In talking with others on Facebook, my hope is that series and movies like these will help victims to gather the courage to come forward, to tell their stories. Abuse is not acceptable or okay in any form, but against children is especially heinous. These men (and women) should be punished accordingly. The church needs to stop “transferring” priests and others that are accused of abuse and other crimes. They need to be prosecuted. More importantly, these victims need to be believed. They need to be respected and applauded for their courage.

There needs to be justice for Sister Cathy.


Until the next headline, Laura Beth 🙂

Commentary #51: “Woman Moves into Old Mall after Shops are Converted into 48 Tiny Homes, Could You Live Like This?”

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Image Credit: Country Living

I saw this post on Facebook last week, almost randomly. It made me stop and think.

Here’s the original post:


When I shared it on Facebook, several of my friends commented on it. The discussions we had were fascinating.

One of my friends from college lives in a tiny house now, and absolutely loves it! She’s steps away from the ocean in Virginia Beach.

I also thought back to last fall, when Al and I were visiting his parents’ farm for the weekend. We were watching the show “Tiny House Nation.” I remember being in awe of these renovations/ Granted, it’s a reality show, but the concept is really cool.

Back to the shopping mall – The smallest units in the renovated mall go for $550 per month, which is definitely affordable in Providence, Rhode Island.


Returning to the present, I went to trusty old Google to find out more.

This is part of what I found:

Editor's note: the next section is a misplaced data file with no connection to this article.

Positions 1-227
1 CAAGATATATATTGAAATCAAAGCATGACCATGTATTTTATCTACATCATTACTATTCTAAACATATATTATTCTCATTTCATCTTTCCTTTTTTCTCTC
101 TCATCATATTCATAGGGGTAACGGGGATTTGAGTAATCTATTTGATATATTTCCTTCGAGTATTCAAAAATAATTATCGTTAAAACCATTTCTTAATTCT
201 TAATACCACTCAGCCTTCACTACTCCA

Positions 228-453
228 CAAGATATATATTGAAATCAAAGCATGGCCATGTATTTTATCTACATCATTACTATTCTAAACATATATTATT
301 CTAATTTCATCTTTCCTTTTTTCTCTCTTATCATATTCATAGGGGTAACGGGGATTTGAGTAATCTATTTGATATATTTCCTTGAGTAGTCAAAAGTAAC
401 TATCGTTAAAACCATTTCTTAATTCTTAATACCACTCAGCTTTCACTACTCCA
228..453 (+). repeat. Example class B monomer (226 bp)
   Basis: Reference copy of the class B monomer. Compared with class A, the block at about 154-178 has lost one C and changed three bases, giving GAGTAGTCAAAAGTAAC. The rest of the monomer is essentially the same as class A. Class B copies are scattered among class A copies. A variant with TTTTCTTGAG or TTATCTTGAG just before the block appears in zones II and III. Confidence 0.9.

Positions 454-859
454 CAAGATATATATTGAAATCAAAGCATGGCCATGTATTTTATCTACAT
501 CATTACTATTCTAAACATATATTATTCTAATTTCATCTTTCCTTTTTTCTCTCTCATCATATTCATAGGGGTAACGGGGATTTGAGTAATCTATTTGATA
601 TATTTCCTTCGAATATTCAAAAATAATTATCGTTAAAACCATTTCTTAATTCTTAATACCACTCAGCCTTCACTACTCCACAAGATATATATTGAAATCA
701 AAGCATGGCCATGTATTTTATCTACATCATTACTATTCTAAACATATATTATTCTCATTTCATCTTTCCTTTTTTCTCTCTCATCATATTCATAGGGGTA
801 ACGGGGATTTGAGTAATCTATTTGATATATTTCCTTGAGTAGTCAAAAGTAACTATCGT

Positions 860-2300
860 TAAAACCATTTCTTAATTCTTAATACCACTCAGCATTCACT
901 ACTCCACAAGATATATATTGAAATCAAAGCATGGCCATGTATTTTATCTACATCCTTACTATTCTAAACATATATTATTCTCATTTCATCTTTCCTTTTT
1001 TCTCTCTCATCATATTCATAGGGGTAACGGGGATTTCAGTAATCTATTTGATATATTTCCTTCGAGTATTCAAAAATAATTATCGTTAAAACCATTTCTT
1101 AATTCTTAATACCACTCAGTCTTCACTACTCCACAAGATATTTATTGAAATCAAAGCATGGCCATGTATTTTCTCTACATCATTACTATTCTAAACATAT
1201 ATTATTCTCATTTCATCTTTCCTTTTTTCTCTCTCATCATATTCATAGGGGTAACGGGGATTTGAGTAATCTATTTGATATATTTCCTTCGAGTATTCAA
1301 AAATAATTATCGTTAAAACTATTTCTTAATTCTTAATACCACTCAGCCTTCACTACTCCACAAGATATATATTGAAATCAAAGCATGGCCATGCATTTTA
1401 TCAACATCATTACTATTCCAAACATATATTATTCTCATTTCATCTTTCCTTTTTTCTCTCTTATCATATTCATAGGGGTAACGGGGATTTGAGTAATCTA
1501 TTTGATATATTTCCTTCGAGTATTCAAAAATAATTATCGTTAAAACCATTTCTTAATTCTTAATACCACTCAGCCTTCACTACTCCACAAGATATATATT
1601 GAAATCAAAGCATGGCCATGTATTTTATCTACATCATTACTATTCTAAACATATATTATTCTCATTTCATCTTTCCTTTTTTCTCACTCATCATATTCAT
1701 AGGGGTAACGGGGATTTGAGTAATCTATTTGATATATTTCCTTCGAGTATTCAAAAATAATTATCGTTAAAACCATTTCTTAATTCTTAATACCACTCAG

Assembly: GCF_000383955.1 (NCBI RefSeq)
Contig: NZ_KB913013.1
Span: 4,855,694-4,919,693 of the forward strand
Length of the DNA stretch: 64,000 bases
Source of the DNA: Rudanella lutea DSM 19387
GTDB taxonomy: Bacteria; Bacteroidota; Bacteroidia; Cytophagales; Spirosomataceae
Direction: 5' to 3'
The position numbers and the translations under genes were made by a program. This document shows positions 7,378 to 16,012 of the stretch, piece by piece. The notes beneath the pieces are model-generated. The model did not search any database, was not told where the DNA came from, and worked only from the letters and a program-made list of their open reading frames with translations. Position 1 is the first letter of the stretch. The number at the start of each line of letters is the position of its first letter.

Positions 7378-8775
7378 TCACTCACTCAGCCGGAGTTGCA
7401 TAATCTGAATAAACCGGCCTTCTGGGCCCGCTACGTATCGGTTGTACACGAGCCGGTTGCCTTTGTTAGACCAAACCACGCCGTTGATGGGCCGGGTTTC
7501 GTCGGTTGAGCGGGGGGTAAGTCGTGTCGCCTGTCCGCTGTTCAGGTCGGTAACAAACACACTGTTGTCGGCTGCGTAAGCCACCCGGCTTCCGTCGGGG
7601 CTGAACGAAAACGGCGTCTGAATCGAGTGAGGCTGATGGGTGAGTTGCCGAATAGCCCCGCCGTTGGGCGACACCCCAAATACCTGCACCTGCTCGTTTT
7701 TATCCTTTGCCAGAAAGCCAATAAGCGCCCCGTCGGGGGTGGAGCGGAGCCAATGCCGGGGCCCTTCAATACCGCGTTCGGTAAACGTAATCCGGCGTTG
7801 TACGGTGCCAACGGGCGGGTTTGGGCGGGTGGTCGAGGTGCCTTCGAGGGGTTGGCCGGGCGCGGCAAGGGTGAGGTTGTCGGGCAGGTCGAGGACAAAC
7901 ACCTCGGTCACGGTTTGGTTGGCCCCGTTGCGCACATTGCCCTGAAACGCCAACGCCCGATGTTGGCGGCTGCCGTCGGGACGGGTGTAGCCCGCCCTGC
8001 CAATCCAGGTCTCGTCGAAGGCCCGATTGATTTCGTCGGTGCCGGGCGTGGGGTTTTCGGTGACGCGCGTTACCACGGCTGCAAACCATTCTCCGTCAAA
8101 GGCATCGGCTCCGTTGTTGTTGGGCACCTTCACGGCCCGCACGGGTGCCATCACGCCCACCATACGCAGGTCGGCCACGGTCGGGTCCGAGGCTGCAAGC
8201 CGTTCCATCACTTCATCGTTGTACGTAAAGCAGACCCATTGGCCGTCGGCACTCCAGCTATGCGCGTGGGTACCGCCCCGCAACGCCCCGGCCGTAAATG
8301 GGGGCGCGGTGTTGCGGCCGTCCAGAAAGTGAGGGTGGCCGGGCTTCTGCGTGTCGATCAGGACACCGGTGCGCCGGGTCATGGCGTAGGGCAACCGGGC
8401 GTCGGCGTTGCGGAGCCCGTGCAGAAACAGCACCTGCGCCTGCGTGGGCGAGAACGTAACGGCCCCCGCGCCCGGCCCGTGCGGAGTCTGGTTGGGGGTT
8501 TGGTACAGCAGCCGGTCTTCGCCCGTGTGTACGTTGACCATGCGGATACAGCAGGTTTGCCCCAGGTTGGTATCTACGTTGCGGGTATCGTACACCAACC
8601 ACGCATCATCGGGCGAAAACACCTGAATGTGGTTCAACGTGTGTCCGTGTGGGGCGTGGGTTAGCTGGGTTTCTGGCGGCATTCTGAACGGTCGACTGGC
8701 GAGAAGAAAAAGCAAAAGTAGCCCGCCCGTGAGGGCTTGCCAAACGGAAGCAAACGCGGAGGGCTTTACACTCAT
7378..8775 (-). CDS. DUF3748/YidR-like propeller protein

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Image Credit: The Tiny Life

To answer the question posed in this post’s title, I don’t think I could swing it with just 225 square feet of living space. If I were single, then maybe. But, being married and starting to plan for our own family, it would certainly be a tight fit. I don’t do well in super-cramped spaces, anyway. However, I give props to people who can hack it, and I also know people that enjoy it.

With the Facebook discussion, I started thinking about the struggling mall across the street from my parents’ neighborhood. To me, it either needs to be torn down completely, or renovated somehow. It would be cool to see something different, since brick-and-mortar stores are slowly fading away (Consider the recent news about Sears, Kmart, JCPenney, Staples, etc.). There’s so much potential with the space.


To learn more about tiny houses and other alternative housing methods, here’s a few more links:


What do you think about tiny houses?

Do you think tiny houses could/would work in old shopping malls, or other abandoned buildings?

Do you know anyone who has a tiny house?


Until the next headline, Laura Beth 🙂

Commentary #50: “Students Turn the Tables on a Journalist”

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Image Credit: Ask Ideas

I read several advice columns, on almost a daily basis:

I don’t always agree, but several letters have made me think about certain things in my own life, such as dealing with certain friendships, how to consider money matters, and how to help the environment in different ways.


Last Monday, I stumbled upon an intriguing headline:

I don’t normally read “Parents Talk Back,” but I felt like I needed to read this one.

And, I was right.

Scenario: The columnist is approached by her daughter. Daughter asks mother to come talk to her middle school classes before starting a unit on investigative journalism.

Mother agrees, and creates a lesson plan with the teacher. Her ideas: Discuss the First Amendment, explore how the free press works, the different types of news sources, and examples of investigations.

She taught this lesson six times, to groups of 40 students. That’s 240 students! Armed with candy, she encouraged the students to answer and ask questions.

She later received over 100 notes from the students, thanking her for the enlightening discussion.

Here’s some of the responses:

  • “I learned a lot of new things about how to gather information on public files.”